The cursor sits there and blinks. The blank notebook page waits right there in front of you, but nothing happens. You’re stuck.
Writer’s block is a commonly-acknowledged plague affecting those of us who venture into a career or hobby of written worlds. The writer sits there, frustrated and out of ideas, but nothing happens.
I have heard of it, but I haven’t had writer’s block since high school, during my earnest but stilted efforts at writing fiction. I hadn’t even thought about the fact that I don’t struggle with writer’s block anymore until I read a statement by Ray Bradbury, author of Fahrenheit 451:
“If you stuff yourself full of poems, essays, plays, stories, novels, films, comic strips, magazines, music, you automatically explode every morning like Old Faithful. I have never had a dry spell in my life, mainly because I feed myself well, to the point of bursting. I wake early and hear my morning voices leaping around in my head like jumping beans. I get out of bed quickly, to trap them before they escape.”
This statement made me realize a very probable reason that I don’t have writer’s block. Now, I’m not a geyser of ideas , and I do struggle in many other important areas: finding time to write, balancing research and writing time, keeping theme in my writing subtle but strong, and a host of other craft issues. However, the reason I believe I don’t find myself battling writer’s block is that I read constantly and I keep involved with other areas of life. I think these two things are a big part of how I prevent writer’s block. For instance, I preschool my niece and I am constantly delighted by what letters and words and names mean to her. It’s quite a different perspective. I watch movies and TV shows weekly- the TV show Parenthood has given me a great model for showing the honest lives of real people- it’s inspiring. I read fiction and nonfiction constantly and consistently… Right now I’m reading the first installment of Lord of the Rings (no, I haven’t read them before!) and Rasputin and the Jews. Rarely, in fact, am I not in the middle of at least one book if not two or three.
Not everything I do has to do with writing and reading. Quite a bit of my time is spent baking. Cakes, pies, tiramisu… the chance to do something physically creative gives my brain a rest while still giving me an outlet for creativity. A big part of my idea-generating comes from news, even sources that don’t necessarily agree with my political views: listening to NPR in the car, reading BBC articles, and watching FOX news when I get the chance makes an enormous impact on the material I have available to me. For example, several months ago I read a BBC article dealing with Somali pirates attacking a ship carrying chemicals. Because of that, a similar concept appears in my own novel, and the idea spread to include Somalia and Yemen and elements of Islamic mythology in my plot. I like this direction so much that book two will include a major scene in the caves of Oman.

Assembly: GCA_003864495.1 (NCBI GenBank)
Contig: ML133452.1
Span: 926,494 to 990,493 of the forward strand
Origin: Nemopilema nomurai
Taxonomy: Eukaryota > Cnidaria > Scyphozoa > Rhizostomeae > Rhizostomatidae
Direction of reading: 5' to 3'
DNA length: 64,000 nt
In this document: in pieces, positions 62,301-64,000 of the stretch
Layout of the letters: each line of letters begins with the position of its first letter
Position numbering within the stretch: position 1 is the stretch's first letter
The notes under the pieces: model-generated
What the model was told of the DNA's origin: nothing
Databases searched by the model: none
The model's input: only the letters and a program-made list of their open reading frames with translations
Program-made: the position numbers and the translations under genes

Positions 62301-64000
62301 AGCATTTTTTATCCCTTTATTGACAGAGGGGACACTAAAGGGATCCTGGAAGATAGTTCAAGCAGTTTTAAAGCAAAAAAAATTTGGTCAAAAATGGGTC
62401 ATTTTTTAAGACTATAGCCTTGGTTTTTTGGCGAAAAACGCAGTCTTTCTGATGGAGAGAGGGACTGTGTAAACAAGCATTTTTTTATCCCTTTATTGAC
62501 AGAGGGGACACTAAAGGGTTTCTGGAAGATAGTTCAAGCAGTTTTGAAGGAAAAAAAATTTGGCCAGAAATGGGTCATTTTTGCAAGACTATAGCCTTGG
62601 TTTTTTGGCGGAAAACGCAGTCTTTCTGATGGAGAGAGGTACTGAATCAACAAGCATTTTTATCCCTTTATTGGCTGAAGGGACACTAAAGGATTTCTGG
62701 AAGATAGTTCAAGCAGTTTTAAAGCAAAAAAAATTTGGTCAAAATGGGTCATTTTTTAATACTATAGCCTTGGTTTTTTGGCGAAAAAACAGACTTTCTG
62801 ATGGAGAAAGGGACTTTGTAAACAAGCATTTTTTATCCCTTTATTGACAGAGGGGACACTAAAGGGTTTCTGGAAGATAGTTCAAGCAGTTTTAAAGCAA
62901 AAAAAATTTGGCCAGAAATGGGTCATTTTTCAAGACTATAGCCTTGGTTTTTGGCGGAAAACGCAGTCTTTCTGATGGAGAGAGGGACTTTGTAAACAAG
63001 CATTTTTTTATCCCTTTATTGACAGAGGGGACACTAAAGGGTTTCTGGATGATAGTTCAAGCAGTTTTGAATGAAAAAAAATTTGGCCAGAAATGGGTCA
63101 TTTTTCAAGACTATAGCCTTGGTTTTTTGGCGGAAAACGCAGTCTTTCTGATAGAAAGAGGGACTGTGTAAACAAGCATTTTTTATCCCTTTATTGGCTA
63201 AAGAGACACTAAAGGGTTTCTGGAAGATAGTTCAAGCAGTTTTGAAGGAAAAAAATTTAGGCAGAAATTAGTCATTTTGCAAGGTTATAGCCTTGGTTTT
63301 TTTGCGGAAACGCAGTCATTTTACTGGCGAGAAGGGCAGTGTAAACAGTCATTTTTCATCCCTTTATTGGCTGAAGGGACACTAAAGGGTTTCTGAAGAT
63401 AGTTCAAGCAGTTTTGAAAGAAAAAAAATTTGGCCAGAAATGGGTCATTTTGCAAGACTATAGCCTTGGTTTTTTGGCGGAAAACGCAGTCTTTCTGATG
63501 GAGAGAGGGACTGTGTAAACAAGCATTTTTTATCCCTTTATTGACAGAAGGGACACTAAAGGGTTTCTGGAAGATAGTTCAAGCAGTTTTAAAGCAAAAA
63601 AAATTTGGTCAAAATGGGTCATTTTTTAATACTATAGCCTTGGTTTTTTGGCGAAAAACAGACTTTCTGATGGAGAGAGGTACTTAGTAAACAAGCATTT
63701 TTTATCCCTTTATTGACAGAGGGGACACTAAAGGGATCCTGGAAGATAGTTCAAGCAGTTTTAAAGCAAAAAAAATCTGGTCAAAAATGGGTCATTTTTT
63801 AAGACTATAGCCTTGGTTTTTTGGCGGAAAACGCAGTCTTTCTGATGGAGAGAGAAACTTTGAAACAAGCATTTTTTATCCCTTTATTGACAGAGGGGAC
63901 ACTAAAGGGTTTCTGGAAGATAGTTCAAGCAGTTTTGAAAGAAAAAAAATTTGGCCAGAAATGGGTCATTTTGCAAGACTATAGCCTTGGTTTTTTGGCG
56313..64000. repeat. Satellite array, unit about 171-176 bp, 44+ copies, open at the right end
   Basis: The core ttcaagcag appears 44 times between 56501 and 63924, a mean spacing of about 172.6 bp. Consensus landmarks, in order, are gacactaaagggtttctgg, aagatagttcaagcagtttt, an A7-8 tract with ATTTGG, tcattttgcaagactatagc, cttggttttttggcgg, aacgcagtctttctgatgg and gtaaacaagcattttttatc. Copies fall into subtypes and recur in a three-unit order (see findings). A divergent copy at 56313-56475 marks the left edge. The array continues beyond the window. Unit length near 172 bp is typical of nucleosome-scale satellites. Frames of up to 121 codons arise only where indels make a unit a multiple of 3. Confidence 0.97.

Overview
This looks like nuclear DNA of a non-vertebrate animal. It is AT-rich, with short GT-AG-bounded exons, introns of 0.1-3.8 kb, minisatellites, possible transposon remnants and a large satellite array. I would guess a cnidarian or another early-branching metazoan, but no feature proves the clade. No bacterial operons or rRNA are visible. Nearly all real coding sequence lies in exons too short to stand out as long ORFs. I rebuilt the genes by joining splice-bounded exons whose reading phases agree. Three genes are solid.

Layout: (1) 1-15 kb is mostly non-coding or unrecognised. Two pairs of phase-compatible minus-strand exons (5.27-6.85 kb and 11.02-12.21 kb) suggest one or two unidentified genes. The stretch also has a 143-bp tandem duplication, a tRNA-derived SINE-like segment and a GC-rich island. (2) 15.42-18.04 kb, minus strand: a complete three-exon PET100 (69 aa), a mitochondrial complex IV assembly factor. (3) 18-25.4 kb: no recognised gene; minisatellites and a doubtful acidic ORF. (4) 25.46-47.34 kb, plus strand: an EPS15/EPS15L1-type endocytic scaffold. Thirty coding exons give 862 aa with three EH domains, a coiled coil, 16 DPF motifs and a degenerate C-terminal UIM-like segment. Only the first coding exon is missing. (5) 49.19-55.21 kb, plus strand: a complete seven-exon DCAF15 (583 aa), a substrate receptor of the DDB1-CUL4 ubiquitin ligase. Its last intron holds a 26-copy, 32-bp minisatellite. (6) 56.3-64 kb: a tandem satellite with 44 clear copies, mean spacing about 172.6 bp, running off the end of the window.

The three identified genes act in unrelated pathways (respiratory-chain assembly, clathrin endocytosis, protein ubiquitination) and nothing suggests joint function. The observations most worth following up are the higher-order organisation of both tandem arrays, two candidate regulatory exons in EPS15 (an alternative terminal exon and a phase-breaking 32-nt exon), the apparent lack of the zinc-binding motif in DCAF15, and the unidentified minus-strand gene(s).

Ultimately, being involved in the lives of other people is a huge benefit to my writing. Developing and maintaining friendships helps us get to know who people are, and writing is ultimately about people. My relationships with friends and family have been key in my inspiration for my writing, and as an additional bonus, knowing that helps me to not feel guilty about setting aside time for them when I struggle to keep up with my writing.
I like to think of the constant influx of ideas, techniques, and characters as mental traffic. If I want the rush hour brainstorm, I have to work for it. I have to create, think, have friends, and most importantly, listen to what’s around me and read everything I can.
For me, these things prevent writer’s block. Of course, I do struggle with what to do with my ideas. How do I make X idea happen realistically? What do I do with my Somalia pirating idea, now that I have thought of it? If I know it fits and I just have to figure out how, I sit down in my library and figure it out. I’ve got a marker board for freewriting. I take my coffee with me, turn my cell phone down, and turn on music…And then I figure it out.
Some ideas take more work than others, but the advice “just do it” rarely fails me. Andy Rooney puts it a slightly different way:
“My advice is not to wait to be struck by an idea. If you’re a writer, you sit down and damn well decide to have an idea. That’s the way to get an idea.”
What about you? Do you have a good way to prevent or solve writer’s block or a great technique for getting your ideas to work in your writing?